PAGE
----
You've always been able to take it in your carry on bags, but not in the checked in.

              I'm very surprised this is a new rule for the US!
              first I've ever heard about it...


              next trips
              USA/DXB August.

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              • #8
                The problem is that if they do catch fire, aircraft cargo fire extinguishers in the hold cannot put out the fire due to something with the Lithium or something.

                Just carry them on with you...If you pack photo stuff you're stupid anyways with all the theft that happens. Just keep them in your photo bag.
                Tanner Johnson - Owner
                twenty53 Photography

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                • #9
                  Originally posted by Tanner_J
                  Just carry them on with you...If you pack photo stuff you're stupid anyways with all the theft that happens. Just keep them in your photo bag.
                  Agreed. Anything valuable, such as photography gear and laptops, I never trust to checked baggage. I always take it in the cabin with me. I'm not willing to risk thousands of $'s, 's, whatever.

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                  • #10
                    Tanner is right. NEVER check your valuables. If only pax knew of all the would be theifs that are caught in the bagroom each WEEK here at SFO, they'd never pack luggage again! And we don't always catch em either. Many pax arrive missing ipods, laptops, ect.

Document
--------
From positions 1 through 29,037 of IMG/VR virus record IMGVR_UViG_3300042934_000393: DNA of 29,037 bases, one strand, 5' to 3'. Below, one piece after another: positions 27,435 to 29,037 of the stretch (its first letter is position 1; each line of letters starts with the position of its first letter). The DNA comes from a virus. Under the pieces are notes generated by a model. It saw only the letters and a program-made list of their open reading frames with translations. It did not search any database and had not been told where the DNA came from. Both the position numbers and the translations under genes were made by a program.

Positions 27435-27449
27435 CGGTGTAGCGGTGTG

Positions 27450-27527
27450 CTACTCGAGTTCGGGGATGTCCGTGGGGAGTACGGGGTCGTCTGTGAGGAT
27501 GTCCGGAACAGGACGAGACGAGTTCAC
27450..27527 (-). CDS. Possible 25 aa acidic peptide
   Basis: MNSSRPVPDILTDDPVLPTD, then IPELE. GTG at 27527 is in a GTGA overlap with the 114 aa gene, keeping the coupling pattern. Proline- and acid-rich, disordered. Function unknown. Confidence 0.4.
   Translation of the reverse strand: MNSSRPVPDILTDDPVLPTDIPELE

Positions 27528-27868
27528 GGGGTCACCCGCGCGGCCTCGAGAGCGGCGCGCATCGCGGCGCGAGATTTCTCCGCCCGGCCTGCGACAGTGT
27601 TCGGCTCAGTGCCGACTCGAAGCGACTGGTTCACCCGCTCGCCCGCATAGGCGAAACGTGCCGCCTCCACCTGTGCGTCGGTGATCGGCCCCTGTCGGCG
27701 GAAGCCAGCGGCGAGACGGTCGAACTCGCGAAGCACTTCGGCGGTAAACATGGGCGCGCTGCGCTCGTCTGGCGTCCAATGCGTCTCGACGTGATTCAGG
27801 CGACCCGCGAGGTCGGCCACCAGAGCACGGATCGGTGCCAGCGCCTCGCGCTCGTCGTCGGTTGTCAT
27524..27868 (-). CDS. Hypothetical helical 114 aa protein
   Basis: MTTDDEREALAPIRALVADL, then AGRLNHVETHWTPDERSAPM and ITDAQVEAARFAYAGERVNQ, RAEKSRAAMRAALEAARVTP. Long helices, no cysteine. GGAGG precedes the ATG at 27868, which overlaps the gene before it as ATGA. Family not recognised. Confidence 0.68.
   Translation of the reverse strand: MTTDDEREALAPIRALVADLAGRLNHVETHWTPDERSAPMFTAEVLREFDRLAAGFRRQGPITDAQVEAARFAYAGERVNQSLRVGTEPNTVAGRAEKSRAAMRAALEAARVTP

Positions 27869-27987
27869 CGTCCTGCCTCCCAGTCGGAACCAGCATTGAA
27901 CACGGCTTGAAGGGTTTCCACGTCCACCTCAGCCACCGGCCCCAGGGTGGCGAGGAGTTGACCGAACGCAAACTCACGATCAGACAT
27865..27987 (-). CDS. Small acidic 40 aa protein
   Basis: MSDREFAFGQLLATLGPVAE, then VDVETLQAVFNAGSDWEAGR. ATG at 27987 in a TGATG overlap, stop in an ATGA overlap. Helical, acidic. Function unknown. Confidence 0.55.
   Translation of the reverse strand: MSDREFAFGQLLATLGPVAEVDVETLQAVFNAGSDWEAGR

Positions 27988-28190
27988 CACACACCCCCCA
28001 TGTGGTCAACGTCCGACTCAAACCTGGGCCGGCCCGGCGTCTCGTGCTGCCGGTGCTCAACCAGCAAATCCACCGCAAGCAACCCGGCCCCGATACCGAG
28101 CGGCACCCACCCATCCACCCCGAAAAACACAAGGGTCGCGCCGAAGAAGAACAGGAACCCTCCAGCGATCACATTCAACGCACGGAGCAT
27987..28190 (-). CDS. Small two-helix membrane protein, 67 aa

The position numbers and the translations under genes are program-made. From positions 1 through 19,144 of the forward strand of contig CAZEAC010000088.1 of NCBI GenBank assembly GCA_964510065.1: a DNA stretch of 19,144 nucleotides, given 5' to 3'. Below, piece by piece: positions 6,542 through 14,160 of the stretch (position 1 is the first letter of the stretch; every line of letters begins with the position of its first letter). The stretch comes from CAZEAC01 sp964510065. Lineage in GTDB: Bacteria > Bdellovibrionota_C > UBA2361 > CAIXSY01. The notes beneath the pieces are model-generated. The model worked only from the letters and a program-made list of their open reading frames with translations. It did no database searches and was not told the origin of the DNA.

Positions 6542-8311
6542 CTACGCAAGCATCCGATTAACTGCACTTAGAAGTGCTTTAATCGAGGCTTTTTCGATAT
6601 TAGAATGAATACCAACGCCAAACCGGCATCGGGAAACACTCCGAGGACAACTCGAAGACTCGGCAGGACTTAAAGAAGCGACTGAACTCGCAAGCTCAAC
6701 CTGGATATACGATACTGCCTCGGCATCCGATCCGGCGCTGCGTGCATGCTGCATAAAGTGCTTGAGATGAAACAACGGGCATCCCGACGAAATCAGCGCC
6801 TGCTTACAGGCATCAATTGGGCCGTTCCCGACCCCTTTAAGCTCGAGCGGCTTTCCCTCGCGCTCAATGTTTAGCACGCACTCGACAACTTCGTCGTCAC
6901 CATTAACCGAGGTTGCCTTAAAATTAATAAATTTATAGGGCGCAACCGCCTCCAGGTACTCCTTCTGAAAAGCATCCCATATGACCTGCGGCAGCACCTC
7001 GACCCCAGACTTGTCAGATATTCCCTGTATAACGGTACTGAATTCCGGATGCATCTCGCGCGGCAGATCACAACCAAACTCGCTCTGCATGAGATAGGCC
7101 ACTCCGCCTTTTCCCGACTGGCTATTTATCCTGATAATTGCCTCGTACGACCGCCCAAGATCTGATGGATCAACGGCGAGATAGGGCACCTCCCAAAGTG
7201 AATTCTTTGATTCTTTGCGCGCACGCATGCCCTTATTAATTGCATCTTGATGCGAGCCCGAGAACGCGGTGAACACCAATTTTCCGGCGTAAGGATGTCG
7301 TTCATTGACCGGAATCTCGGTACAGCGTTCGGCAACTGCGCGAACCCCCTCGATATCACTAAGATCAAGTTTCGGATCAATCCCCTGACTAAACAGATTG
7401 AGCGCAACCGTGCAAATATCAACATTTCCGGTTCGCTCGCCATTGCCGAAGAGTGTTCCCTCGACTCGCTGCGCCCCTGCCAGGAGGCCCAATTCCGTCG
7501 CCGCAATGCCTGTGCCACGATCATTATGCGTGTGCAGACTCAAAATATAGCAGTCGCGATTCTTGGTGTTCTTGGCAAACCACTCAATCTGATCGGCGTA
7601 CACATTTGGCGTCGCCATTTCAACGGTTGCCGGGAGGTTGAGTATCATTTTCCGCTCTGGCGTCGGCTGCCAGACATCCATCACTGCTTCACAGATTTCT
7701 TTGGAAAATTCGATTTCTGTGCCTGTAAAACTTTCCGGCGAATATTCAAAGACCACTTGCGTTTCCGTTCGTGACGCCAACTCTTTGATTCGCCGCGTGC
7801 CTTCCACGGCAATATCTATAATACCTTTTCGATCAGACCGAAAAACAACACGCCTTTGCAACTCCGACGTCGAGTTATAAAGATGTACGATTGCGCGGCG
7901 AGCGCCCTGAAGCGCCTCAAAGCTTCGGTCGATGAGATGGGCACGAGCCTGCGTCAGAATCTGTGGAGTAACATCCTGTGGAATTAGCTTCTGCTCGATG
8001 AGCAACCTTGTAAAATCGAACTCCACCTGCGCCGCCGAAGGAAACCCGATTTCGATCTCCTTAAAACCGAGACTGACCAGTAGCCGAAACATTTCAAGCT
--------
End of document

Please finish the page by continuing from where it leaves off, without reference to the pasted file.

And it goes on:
One thing that puzzles me. WHY ON EARTH are aviation photographers complaining that they must take their cameras on board the aircraft.

                    My camera bag has been my carry-on on every flight I've ever taken since I was 10.
                    sigpic
                    http://www.jetphotos.net/showphotos.php?userid=170

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                    • #11
                      I do it all the time and never had a problem. They always ask me if my camera is a video camera and I had them ask if my scanner transmitted before.

                      Other than that, they pretty much suck balls. I heard recently that the TSA is past the IRS for the most hated government agency with the Department of Homeland Security close behind.....why am I not surprised...

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                      • #12
                        Longreach 747...

                        I was partially incorrect... it isn't just an Australian requirement. It is an IATA requirement (And as such most airlines adopt the IATA requirements with certain exceptions)

                        I suggest you then read the "Dangerous Goods" declaration that you delcare that you've read before you get onboard the aircraft in Australia, as it is quite a serious matter.

                        There is a copy of it on the Qantas website.